It was quite the miracle though, once we turned for home, suddenly, he was all red fire again, charged with energy, bare feet no longer tender and delicate, but rather charging full blast down the trail.  It still made me laugh.

Sorry, buddy, I haven't forgotten a single one of your tricks or tantrums.

A trademark Solo-tantrum moment.
As we came to a big puddle that crossed most of the trail, we approached at the walk, but it was deep and wide enough, I KNEW he would jump it.  And when that red horse makes up his mind, you just get ready.  What I didn't know is that he would jump it, kick out, leap sideways, half rear, fling his head in the air, and make his bid for galloping freeeeeeeedommmmmm.  Right at a giant tree.  Umm.

The Solo trantrums never do give you any warning.

I yanked the right rein back towards the middle of the trail and kicked him forward out of the "up," my primary thought being, damn, if I run into a tree, I can no longer make fun of lifeshighway (Pete's mom) for running into a tree!  But we missed it and instead did a long, swinging trot up the hill, even after fatty got tired and begged to stop.

All walked home uneventfully after that, got a good hosedown, and were returned to their appropriate pastures.  Solo made me work a lot harder than I wanted to, but I felt like we at least burned some calories.  Someone also DEFINITELY needs to get a bit of a work ethic back!   

March 20, 2012

Horses Make Life Suck Less

SprinklerBandit wrote this in the last posts' comments and I had to steal it because it was hilarious, yet so apt.  I cannot think of a better way to lead in to the Tales of Day Two.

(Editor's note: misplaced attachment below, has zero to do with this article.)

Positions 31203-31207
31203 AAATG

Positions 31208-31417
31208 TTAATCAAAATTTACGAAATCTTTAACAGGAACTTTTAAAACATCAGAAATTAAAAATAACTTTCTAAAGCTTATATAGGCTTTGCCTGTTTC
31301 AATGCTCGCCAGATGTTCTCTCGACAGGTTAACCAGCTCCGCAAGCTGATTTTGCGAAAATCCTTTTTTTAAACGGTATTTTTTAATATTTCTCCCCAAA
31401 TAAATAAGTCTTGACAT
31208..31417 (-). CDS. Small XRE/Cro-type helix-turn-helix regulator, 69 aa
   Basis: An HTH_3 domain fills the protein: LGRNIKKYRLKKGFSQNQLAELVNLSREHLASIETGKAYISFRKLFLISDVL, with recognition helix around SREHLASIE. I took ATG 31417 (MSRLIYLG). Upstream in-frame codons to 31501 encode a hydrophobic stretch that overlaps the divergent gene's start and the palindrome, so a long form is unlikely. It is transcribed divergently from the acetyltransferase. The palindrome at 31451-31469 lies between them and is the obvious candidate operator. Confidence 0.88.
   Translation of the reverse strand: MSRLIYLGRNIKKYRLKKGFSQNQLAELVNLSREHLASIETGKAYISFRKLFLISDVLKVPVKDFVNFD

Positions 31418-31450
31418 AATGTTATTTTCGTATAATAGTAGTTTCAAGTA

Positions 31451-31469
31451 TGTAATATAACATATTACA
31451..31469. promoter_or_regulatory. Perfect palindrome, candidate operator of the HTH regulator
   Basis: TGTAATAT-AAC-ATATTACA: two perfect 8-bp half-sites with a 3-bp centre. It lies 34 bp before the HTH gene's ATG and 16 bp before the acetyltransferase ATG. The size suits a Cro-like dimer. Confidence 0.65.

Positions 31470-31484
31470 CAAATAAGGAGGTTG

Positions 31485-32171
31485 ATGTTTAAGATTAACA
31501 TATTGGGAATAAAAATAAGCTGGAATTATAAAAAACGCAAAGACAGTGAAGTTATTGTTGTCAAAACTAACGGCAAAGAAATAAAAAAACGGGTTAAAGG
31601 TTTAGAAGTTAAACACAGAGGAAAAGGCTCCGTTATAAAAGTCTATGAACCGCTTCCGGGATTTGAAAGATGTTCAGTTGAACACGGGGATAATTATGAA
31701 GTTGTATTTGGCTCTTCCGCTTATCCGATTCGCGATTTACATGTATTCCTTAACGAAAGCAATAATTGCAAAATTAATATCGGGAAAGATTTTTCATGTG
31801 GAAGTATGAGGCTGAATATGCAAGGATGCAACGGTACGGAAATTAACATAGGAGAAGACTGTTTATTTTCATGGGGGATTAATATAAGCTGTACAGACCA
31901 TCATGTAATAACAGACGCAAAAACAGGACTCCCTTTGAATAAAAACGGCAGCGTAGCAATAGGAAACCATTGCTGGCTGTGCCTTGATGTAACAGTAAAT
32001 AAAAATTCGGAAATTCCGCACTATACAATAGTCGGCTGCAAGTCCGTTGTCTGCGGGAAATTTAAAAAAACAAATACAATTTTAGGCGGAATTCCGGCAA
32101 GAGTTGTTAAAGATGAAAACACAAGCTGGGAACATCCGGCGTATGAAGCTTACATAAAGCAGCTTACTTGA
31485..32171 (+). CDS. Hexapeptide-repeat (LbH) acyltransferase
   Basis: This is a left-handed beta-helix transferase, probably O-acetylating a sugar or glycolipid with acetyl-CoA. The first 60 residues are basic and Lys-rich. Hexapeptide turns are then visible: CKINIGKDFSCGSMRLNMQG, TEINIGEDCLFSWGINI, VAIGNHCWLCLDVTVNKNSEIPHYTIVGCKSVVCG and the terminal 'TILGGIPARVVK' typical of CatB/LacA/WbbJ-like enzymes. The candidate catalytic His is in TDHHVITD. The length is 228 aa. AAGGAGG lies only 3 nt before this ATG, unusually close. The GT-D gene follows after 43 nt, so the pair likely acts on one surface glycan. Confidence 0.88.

After leaving Carolina Horse Park, we followed a long and complicated set of directions which ended up at a place I had been before -- only now I actually knew what it was!  It was our fellow Adult Rider Alison's farm, where Encore, mum, and I were graciously allowed to spend the night.

I was a bit concerned about Encore because he was going to have to stay in this horrible pasture overnight, but he seemed to decide he could make do with the conditions.

Just awful, isn't it?
There, I also discovered the cutest pony of all time.  Don't argue with me, because there can be no comparison.
Meet Ponytail.  100% purebred Pony.
Yes, yes, she seems all innocence and preciousness, but I got the eerie sense that Ponytail KNOWS things, that she merely allowed the humans to think they were running the show.  I caught her, for just a moment, during breakfast, watching us with superior expression.

Heh.  Those humans.  They think they're soooo smart...
Ponytail and her mini horse companion (minion?), whose name I missed.
The minions wonder why I am not preparing pony breakfast immediately.
After a lovely night, it was time to load up and head back to CHP!
Whoa.  Mom.  Check it -- shrunken hairy horses.  What's up with that?  And why do we look like blueberries?
It was hard to leave such an idyllic retreat, but we had a hot date with a XC course that I couldn't wait to run.

Fun while you wait:  put Russell the russell in my bicycle basket.  How can you not??!